America is an adoptive home to arriving immigrants. For many, it provides safety, security and new opportunities to thrive.
And that’s exactly what it has meant to 18-year-olds Monyfa Alexander and Daniel Marshall, who grew up separately in the New York foster care system.
Monyfa and Daniel each came to the U.S. from Guyana with family members. But safety and security didn’t come right away, as both of their fathers’ alcoholism and abuse separated their families and forced the kids into foster care.
These hurdles didn’t deter the children.
Monyfa was motivated to pursue citizenship. She knew the U.S. was where she wanted to call home and spend the rest of her life.
“I thought, ‘America is a great country; why not become a citizen?’ ” she said.
Monyfa’s father became a citizen before she turned 18. Children under the age of 18 can derive citizenship from their parents if the parents apply on their behalf. Her father did not.
When Monyfa turned 18, she sought the help of New Americans Campaign partner Catholic Migration Services, which told her that she could qualify for a fee waiver to help her afford the $680 application. Catholic Migration Services helped her apply for the waiver and complete her citizenship application. She applied in February and became a citizen on Sept. 22.
“I had my interview in August and then took the test and passed. In fact I answered every question correctly!” Monyfa said. “I was so proud of myself.”
She is excited about the opportunities available to her as a citizen. She recently completed her General Education Development (GED) test and plans to save money so that she can go to school and pursue her dream of being an ultrasound technician.
She also looks forward to voting in next year’s presidential election.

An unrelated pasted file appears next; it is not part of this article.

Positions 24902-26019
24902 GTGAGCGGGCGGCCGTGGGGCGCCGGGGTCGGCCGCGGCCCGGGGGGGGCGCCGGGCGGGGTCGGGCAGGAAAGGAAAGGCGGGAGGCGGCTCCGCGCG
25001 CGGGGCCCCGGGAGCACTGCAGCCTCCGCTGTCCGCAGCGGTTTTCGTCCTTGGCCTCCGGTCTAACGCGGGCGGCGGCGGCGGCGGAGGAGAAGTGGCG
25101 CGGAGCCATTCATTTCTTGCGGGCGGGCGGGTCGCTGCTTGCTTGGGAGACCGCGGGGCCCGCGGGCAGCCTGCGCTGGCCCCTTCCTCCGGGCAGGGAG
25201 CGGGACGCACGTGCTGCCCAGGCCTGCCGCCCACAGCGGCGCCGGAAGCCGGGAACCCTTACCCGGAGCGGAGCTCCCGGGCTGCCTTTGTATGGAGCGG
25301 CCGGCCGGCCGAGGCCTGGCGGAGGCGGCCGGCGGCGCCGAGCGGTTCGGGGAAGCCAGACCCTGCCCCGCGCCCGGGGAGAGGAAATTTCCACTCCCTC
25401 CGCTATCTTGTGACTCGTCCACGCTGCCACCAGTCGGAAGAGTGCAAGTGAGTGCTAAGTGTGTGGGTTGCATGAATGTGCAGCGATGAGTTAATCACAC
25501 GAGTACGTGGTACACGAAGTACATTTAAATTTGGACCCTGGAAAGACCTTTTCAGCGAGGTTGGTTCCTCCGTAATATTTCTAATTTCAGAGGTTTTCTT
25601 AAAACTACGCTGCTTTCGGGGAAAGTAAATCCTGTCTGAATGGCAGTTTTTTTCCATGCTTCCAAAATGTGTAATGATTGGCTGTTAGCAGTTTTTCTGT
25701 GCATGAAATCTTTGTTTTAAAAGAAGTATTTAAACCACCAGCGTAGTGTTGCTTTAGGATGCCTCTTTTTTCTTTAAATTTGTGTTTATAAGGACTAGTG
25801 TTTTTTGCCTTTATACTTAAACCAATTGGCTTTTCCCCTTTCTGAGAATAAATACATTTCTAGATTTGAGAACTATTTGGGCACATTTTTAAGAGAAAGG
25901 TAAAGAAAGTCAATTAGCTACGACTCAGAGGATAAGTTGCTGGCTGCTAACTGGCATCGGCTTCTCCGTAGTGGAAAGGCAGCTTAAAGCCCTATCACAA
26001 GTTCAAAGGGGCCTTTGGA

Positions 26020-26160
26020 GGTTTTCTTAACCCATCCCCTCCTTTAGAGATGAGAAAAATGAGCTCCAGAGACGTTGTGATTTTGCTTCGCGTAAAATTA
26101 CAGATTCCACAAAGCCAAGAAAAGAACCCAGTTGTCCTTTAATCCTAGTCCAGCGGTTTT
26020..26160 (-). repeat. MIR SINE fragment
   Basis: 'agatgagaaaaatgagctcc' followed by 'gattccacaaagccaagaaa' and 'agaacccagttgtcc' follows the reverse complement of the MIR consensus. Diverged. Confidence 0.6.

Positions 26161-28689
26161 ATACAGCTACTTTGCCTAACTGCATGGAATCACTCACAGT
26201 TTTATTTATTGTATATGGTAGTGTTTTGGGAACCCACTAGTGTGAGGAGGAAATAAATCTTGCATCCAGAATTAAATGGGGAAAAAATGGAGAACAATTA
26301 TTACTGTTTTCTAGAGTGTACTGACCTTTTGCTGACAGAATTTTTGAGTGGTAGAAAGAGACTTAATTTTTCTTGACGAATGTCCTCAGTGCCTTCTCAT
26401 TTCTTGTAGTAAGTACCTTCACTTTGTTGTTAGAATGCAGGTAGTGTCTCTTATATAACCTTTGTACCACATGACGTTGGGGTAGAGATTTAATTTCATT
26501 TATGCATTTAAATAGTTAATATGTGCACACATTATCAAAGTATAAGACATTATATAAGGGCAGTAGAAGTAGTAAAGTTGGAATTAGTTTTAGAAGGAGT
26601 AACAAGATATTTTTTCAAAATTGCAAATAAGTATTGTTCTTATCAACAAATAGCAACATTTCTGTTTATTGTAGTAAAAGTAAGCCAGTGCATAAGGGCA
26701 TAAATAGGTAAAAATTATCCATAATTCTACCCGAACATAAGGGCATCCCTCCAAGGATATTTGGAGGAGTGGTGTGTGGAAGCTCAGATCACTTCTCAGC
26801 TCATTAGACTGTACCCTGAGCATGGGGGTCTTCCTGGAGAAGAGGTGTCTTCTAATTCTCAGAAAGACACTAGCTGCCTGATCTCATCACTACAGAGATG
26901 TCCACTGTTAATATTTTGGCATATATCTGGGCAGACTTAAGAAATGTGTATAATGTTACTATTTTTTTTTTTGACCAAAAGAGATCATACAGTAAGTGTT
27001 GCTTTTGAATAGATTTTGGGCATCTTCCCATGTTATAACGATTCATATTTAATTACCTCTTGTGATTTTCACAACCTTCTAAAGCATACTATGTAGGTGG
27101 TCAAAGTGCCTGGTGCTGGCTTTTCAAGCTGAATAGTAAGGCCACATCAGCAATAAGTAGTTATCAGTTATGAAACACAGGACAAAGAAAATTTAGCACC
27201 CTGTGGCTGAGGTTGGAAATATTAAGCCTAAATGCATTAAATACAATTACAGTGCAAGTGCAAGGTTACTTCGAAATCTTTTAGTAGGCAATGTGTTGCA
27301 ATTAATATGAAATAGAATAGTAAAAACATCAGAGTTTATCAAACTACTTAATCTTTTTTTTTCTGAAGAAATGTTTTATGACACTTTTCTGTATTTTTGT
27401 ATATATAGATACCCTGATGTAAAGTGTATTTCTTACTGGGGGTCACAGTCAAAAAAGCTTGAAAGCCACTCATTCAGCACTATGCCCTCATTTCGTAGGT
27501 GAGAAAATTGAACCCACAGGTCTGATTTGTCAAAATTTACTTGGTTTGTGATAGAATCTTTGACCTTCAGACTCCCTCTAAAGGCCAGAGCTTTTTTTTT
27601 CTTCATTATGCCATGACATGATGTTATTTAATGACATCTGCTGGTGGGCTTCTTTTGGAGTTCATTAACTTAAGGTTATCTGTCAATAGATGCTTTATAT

“I’m going to sign up to vote now,” said Alexander. “I think my voice matters.”
Daniel Marshall also plans to pursue new opportunities as a U.S. citizen.
When he first came to the U.S., Daniel lacked the motivation to do well in school. But he soon realized how many possibilities education opened up for him in this country.
“I realized I couldn’t play around anymore,” said Daniel. “I had to change my attitude, do my schoolwork and obey the teachers.”
Daniel’s caseworker, Rachel Boucher, encouraged him to pursue citizenship.
“I explained what becoming a citizen would mean for him,” she said. “I knew he wanted to go to college, and the opportunities for grants and higher education in America [are] much easier when you’re a citizen.”
Daniel is now a freshman at Monroe College, pursuing his bachelor’s degree in information technology. He became a citizen Oct. 7 with the help of Catholic Migration Services.
There’s another thing both Monyfa and Daniel look forward to, and that’s bringing their mothers to the U.S. As citizens, they can petition the government for other family members to come to this country.
American citizenship may help Monyfa and Daniel reach their common dream: to be reunited with and to mend their broken families.